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My web app stores all timestamps in UTC without time zones. I have a shell/psql script that returns a list of recent logins, and I want that script to display login times in the server's local time zone (which may vary depending on where the server is and with daylight savings).

To get an interval representing the difference between my database server's time zone and UTC, I'm currently using this hack:

SELECT age(now() at time zone 'UTC', now());

That works, but is there a more straightforward way?

There's a server configuration parameter called "timezone" that returns a valid timezone string, but I don't think it's possible to access those parameters in a query. (I guess that's a separate question, but an answer to it would resolve the time zone issue.)

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Thanks for the question. I added a paragraph explaining why I want to get the difference. –  TimH Jan 21 '10 at 16:52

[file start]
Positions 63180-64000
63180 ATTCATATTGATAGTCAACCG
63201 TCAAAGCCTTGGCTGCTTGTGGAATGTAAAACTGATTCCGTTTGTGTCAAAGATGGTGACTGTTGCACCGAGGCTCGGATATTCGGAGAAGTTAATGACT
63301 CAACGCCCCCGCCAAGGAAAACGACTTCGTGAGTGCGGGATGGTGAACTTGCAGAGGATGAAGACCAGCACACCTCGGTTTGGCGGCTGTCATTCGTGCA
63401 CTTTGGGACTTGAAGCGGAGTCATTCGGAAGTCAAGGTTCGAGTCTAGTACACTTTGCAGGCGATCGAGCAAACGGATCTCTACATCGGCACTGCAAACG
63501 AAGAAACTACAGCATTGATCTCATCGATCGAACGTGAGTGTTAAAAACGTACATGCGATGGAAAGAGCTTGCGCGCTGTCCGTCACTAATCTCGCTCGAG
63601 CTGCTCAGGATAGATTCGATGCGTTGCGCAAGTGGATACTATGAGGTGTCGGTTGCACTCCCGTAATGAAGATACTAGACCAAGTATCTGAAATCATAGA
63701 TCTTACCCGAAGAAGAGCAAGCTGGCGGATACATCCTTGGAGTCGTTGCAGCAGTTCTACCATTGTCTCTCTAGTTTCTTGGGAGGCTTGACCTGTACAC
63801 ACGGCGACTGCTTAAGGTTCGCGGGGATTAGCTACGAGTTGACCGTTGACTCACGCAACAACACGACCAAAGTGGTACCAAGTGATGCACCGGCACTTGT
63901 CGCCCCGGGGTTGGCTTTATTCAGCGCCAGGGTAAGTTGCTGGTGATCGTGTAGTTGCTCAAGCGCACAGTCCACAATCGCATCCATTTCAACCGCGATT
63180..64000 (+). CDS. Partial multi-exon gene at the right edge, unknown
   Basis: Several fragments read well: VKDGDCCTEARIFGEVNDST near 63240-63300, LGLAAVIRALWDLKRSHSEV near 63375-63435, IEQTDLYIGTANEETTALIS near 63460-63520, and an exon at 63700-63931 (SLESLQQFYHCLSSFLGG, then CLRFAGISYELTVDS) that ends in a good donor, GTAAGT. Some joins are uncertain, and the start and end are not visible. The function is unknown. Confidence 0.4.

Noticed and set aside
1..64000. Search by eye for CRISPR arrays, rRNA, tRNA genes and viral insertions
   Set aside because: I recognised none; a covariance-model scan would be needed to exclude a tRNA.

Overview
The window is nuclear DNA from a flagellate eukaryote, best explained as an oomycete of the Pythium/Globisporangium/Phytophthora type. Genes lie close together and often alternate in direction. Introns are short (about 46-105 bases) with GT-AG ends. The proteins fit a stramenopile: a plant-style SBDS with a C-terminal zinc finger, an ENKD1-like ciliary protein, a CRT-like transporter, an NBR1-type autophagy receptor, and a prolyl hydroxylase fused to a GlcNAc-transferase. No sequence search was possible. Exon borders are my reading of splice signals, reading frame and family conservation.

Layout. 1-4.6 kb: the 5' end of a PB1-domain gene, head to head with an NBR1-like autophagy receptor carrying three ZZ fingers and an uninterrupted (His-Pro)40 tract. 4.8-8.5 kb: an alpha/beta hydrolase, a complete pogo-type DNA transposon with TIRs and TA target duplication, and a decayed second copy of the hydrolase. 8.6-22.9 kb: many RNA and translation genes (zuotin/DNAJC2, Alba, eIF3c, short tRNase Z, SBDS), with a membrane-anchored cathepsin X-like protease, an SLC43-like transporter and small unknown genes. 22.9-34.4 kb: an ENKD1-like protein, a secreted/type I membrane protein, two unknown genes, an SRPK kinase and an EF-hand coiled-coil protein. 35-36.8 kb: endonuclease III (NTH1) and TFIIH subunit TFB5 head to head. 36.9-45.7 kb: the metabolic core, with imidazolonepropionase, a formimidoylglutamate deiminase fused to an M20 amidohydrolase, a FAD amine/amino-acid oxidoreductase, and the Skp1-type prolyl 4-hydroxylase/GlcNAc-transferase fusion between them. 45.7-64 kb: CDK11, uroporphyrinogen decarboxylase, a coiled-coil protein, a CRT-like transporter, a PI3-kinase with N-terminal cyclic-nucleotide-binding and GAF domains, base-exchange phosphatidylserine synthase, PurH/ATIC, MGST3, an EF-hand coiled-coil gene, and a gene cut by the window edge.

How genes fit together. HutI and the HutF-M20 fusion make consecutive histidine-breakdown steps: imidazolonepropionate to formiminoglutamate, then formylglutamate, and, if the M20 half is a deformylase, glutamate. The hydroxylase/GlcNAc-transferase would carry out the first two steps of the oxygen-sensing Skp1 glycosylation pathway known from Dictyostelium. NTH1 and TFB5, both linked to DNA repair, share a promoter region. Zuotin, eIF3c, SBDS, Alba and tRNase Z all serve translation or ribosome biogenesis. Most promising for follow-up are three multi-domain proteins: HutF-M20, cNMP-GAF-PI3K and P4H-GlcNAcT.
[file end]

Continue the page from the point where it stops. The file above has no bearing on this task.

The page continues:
2 Answers 2

up vote 27 down vote accepted
SELECT  current_setting('TIMEZONE')

This can be used in a query, however, this does not give a numerical difference.

Your solution is fine.

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Thanks, that's what I needed to know. This will work: SELECT some_table.utc_timestamp at time zone current_setting('TIMEZONE'); And that's a lot clearer to someone reading the code than my hack. –  TimH Jan 22 '10 at 1:16
    
The only downside of this is that it can produce an offset like '-05:00', a full length timezone name like 'Australia/Perth', or even a potentially ambiguous abbreviation like 'EST'. –  Craig Ringer Sep 9 '12 at 11:01
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@CraigRinger: everything returned by CURRENT_SETTING('timezone') can be fed to AT TIME ZONE without problems. –  Quassnoi Sep 9 '12 at 11:32
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@TimH: As I found out the hard way, time zone abbreviations seem to take precedence. Stay away from ambiguous time zone names like CET - they would be interpreted as time zone abbreviation with subtly different effects. –  Erwin Brandstetter Nov 29 '13 at 17:00

To get # of seconds difference as an integer, I have used simply:

select extract( timezone from now() );
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